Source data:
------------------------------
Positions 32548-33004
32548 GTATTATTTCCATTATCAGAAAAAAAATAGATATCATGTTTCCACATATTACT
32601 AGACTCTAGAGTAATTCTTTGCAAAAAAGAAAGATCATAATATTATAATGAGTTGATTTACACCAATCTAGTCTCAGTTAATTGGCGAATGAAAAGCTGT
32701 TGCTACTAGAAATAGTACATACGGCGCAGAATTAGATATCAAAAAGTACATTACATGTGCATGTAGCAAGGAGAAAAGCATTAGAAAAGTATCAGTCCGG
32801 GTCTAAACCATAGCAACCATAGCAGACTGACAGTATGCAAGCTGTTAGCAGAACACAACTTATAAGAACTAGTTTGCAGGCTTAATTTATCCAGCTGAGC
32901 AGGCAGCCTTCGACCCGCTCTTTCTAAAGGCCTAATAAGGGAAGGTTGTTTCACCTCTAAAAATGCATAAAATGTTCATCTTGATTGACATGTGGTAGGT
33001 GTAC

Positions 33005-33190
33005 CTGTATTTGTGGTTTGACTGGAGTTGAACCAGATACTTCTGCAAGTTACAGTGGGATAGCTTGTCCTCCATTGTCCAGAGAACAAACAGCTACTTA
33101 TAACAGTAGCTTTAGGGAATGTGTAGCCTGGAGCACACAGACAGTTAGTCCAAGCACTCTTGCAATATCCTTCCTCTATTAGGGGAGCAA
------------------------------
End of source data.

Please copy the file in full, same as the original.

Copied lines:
Positions 32548-33004
32548 GTATTATTTCCATTATCAGAAAAAAAATAGATATCATGTTTCCACATATTACT
32601 AGACTCTAGAGTAATTCTTTGCAAAAAAGAAAGATCATAATATTATAATGAGTTGATTTACACCAATCTAGTCTCAGTTAATTGGCGAATGAAAAGCTGT
32701 TGCTACTAGAAATAGTACATACGGCGCAGAATTAGATATCAAAAAGTACATTACATGTGCATGTAGCAAGGAGAAAAGCATTAGAAAAGTATCAGTCCGG
32801 GTCTAAACCATAGCAACCATAGCAGACTGACAGTATGCAAGCTGTTAGCAGAACACAACTTATAAGAACTAGTTTGCAGGCTTAATTTATCCAGCTGAGC
32901 AGGCAGCCTTCGACCCGCTCTTTCTAAAGGCCTAATAAGGGAAGGTTGTTTCACCTCTAAAAATGCATAAAATGTTCATCTTGATTGACATGTGGTAGGT
33001 GTAC

Positions 33005-33190
33005 CTGTATTTGTGGTTTGACTGGAGTTGAACCAGATACTTCTGCAAGTTACAGTGGGATAGCTTGTCCTCCATTGTCCAGAGAACAAACAGCTACTTA
33101 TAACAGTAGCTTTAGGGAATGTGTAGCCTGGAGCACACAGACAGTTAGTCCAAGCACTCTTGCAATATCCTTCCTCTATTAGGGGAGCAA